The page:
Librarian Burnout

According to Tim and Zahra Baird, two librarians writing in, the very nature of library work predisposes us to burnout.  A normal library workday can be described as a continuous round of interruptions.  When demands for our services (including reference questions and reader’s advisory) roll in, we must refocus ourselves to find the answers and set aside whatever else we have been working on.  These constant breaks in our day interrupt the flow of our concentration and make it hard for us to complete our tasks.  The repetitive nature of library work induces monotony; boredom can easily set in by doing things over and over again, making us prime candidates for burnout.

When you’re burned out in your job, you can feel exhausted, ineffective, unenthusiastic, and isolated from your colleagues. It can greatly depreciate work performance and workplace morale.

Maria Accardi, author of Feminist Pedagogy for Library Instruction, has created a new blog called Librarian Burnout as a place for fellow academic librarians to commiserate in burnout stories and share creative ways to combat burnout in librarianship. The blog has a certain tint for library instruction (teaching the same one-shot can get tiresome), however, there are considerations for all types of burnout in different roles of librarianship. It’s still a relatively new blog, so there are only a few posts to read, but I encourage you all to take a look! Maybe even post a story yourself.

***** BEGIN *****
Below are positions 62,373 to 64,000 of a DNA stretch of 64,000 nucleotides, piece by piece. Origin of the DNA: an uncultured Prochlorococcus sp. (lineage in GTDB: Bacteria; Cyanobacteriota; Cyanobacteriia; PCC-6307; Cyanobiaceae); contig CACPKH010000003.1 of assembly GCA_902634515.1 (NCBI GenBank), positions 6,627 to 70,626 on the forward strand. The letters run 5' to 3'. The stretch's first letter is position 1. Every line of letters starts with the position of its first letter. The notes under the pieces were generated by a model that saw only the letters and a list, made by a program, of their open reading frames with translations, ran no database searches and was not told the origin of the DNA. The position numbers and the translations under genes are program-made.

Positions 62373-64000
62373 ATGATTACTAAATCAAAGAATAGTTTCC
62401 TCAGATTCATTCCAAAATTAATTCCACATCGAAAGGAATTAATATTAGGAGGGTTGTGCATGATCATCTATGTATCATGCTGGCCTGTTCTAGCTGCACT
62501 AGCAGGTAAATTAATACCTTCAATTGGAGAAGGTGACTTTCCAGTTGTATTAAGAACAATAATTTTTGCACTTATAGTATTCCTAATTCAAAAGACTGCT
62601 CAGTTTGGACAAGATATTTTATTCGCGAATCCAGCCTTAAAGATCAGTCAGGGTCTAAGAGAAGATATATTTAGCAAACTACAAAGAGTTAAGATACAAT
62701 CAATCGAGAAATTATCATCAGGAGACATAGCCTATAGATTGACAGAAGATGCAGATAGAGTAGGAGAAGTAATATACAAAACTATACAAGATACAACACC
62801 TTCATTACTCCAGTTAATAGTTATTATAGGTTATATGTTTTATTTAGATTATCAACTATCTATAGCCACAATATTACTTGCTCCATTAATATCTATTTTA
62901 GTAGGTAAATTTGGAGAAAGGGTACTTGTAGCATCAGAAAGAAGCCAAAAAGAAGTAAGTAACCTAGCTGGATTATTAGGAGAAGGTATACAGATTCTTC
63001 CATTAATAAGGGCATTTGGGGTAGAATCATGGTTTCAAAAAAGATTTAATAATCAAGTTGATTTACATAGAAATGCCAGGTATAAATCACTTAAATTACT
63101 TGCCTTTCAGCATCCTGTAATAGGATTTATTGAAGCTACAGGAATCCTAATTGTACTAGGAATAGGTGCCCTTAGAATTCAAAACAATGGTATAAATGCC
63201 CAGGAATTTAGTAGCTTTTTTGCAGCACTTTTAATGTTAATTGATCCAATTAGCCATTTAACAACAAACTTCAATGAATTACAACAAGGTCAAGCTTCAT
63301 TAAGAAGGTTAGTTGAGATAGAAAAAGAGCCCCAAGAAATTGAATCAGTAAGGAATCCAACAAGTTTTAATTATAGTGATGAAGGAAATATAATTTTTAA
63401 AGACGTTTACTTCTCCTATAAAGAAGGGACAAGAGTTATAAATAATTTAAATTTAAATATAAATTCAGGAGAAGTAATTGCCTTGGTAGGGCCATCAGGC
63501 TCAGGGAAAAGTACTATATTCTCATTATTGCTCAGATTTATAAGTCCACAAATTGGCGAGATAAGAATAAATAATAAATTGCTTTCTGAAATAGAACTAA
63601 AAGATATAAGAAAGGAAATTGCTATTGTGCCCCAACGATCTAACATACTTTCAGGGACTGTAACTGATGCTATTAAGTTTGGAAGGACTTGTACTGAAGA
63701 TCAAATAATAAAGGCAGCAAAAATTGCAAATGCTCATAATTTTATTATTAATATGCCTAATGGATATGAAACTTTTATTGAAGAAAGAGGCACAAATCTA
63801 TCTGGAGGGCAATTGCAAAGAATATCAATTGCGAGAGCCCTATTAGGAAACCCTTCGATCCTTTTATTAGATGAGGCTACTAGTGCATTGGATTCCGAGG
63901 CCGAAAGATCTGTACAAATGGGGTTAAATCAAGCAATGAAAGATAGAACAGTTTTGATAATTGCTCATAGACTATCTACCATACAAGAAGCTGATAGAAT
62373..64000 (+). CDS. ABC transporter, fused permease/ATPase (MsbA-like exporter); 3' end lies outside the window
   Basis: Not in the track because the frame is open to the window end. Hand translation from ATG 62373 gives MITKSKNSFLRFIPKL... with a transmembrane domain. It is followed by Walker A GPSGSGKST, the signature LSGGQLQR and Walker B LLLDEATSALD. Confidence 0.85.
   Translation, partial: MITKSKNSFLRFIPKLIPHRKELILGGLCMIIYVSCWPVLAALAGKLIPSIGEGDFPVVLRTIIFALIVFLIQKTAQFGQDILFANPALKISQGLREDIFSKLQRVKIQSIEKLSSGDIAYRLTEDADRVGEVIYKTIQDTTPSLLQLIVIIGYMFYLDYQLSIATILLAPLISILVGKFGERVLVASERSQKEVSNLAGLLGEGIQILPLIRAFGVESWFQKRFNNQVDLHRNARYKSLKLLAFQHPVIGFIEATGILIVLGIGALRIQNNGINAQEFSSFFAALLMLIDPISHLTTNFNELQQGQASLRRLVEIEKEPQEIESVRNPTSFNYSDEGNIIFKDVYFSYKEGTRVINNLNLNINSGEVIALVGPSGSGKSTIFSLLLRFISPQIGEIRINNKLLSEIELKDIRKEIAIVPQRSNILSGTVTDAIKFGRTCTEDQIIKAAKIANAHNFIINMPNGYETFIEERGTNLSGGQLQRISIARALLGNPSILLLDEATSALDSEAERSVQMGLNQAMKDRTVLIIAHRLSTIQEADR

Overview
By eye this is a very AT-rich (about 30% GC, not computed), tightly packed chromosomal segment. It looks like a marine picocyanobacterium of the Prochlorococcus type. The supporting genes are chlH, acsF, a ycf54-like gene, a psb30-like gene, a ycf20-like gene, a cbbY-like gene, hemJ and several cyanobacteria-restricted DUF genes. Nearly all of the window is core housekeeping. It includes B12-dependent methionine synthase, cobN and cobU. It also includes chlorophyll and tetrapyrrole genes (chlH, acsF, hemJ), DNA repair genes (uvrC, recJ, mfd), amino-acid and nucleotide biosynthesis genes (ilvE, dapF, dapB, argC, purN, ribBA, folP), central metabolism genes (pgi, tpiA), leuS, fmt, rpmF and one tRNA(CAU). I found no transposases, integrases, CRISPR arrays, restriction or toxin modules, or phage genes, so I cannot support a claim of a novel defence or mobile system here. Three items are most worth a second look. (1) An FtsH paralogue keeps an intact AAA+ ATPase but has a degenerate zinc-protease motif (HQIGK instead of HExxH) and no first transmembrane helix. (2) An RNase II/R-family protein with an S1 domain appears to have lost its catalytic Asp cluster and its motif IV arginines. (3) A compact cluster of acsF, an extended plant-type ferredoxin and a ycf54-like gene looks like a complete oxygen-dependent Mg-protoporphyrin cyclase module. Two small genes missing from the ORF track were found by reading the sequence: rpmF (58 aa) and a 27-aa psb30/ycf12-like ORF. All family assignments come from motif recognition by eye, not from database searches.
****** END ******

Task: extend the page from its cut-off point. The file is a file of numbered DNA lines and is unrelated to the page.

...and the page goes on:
Call for Presentations – LOEX 2016

The 44th Annual LOEX Conference is on May 5-7, 2016 in Pittsburgh, Pennsylvania. Proposals are now being accepted for breakout sessions. The tracks this year are:

* ReImagine: Rethinking Teaching & Learning
* ReFrame: Exploring Multiple Perspectives on Pedagogy
* ReCycle: Using Technology & Keeping Teaching Fresh
* ReConnect: Meeting Your Neighbors – Outreach & Collaboration
* ReInvigorate: Leading to Create Change
* ReAssess: Learning from Success & Failure

Proposals are due Friday, November 20, 2015More information.

LOEX is a great conference on information literacy, instruction and teaching in libraries. It is short, focused, and relatively inexpensive.  If you would like more information about LOEX, contact Rebecca Starkey.  The Library is a LOEX member.

Advice on bringing the ACRL Framework into your teaching

An Indiana library network, PALNI, has published a LibGuide on ACRL’s Framework for Information Literacy for Higher Education.  The guide has a page for each of the six ‘frames,’ defining the frames and mapping them to ACRL’s IL standards.  Additionally, the guides include possible learning objectives as well as suggested activities to incorporate the concepts into the classroom.

Not familiar with the Framework?  Read all about it here.